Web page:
Mexican mayor found dead three days after kidnapping

Assassination bears the hallmarks of drug cartels operating in the area

Published August 18, 2010 7:47PM (EDT)

The kidnapped mayor of a northern Mexican town was found dead Wednesday, extending a rash of deadly attacks on political figures in an area besieged by drug gang battles.

Santiago Mayor Edelmiro Cavazos' body was found near a waterfall outside his town, a popular weekend getaway for residents of the industrial city of Monterrey, said Nuevo Leon state attorney general Alejandro Garza y Garza.

Police have not determined a motive, but the assassination bore the hallmarks of drug cartels waging vicious turf battles in northeastern Mexico: Cavazos' hands were bound and his head was wrapped in tape.

Garza y Garza suggested it was a drug gang hit, saying Cavazos participated in state security meetings and was "showing his face in the fight against organized crime."

However, Cavazos had not made any dramatic security decisions since taking office in November 2009, said Jorge Santiago Flores, the local president of the mayor's National Action Party. He said it remains a mystery why anyone would want to kill Cavazos.

"He was a very kind person. He was a man who worked a lot in the community and always helped those in need, donating medicine and helping people who asked," Flores said.

Cavazos, 38, was kidnapped from his home Sunday night by 15 armed men wearing uniforms from a defunct federal police force, a tactic frequently used by Mexico's drug gangs.

Garza y Garza said the gunmen arrived in seven vehicles with police patrol lights. When Cavazos and his security guard went to see what was going on, the assailants forced them into the cars.

The security guard was driven around for about 15 minutes and released unharmed by the side of a road, Garza y Garza said. The guard then reported the kidnapping to police.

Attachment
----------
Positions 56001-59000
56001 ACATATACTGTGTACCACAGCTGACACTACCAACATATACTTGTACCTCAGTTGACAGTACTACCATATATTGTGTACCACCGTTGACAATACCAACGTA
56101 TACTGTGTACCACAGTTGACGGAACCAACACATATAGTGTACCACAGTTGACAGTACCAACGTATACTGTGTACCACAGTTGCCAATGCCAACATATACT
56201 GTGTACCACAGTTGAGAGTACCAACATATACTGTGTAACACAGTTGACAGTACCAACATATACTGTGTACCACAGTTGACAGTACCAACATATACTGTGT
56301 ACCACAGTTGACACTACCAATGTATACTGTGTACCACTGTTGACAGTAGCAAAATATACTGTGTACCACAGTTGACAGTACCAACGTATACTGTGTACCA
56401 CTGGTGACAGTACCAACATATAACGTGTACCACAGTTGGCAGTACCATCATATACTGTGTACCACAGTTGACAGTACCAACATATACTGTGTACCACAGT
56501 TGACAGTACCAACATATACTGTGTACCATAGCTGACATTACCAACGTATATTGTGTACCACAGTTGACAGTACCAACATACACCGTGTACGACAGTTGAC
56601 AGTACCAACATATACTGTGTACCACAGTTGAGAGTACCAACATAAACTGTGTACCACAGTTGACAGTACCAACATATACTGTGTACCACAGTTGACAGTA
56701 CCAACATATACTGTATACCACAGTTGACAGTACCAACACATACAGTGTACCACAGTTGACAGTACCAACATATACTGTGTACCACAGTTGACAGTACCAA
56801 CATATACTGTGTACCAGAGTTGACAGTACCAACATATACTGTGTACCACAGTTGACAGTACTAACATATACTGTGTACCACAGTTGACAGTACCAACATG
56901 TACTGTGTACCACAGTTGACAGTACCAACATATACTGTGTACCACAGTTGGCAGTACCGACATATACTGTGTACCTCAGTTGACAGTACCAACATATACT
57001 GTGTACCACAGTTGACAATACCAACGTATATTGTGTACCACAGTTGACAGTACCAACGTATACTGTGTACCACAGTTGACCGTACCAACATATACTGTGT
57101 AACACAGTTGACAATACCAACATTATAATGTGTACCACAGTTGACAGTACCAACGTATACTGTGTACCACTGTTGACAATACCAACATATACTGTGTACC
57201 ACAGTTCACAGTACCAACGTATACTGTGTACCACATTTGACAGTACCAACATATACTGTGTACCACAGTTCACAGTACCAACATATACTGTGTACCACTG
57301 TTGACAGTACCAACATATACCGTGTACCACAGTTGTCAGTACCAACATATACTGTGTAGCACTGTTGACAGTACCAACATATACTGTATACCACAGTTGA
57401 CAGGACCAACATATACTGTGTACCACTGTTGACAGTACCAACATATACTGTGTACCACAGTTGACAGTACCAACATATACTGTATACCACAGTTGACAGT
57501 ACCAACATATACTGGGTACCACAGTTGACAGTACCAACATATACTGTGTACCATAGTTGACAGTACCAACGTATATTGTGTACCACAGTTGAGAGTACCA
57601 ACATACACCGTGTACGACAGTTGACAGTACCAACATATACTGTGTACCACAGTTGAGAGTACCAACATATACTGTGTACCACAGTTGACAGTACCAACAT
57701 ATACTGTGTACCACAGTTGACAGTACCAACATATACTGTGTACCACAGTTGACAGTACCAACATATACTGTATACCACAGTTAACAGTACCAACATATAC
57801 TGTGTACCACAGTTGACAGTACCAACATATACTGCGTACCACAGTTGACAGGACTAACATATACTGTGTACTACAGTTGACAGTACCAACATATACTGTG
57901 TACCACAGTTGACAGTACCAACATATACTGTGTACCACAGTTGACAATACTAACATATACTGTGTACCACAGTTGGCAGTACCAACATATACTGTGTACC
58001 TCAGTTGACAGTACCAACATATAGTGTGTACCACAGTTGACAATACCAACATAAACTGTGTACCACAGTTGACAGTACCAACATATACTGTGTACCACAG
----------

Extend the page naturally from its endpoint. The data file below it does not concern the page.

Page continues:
President Felipe Calderon, who belongs to the National Action Party sent his interior secretary, Francisco Blake Mora, to Nuevo Leon for a security meeting with the state government.

Nuevo Leon Gov. Rodrigo Medina said he would press for more federal soldiers and police in the state.

The region been besieged by drug gang fighting, including a new war between the Gulf cartel and its former ally, the Zetas gang of hit men.

Mexico's drug gang violence has surged since Calderon intensified the fight against traffickers in late 2006, deploying thousands of troops and federal police to root out cartels from their strongholds.

More than 28,000 people have since been killed in the country's drug war. The government says most are victims of cartel infighting. But assassinations of police, government officials and politicians have also increased.

In June, gunmen ambushed and killed the leading gubernatorial candidate for Tamaulipas state, which neighbors Nuevo Leon, a week before the elections. A mayoral candidate in Tamaulipas was killed in May.

A total of 191 soldiers have been killed fighting drug gangs between December 2006 and Aug. 1, 2010, according to a list of names on a wall of a Defense Department anti-narctotics museum. Reporters saw the list Wednesday during a tour of the museum -- the first time the government has made the number public.

Forty-three of the soldiers killed were officers.

Last week, the government said 2,076 police have been killed since December 2006.


Associated Press Writer E. Eduardo Castillo contributed to this story from Mexico City.

By Mark Walsh

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Drugs Latin America Mexico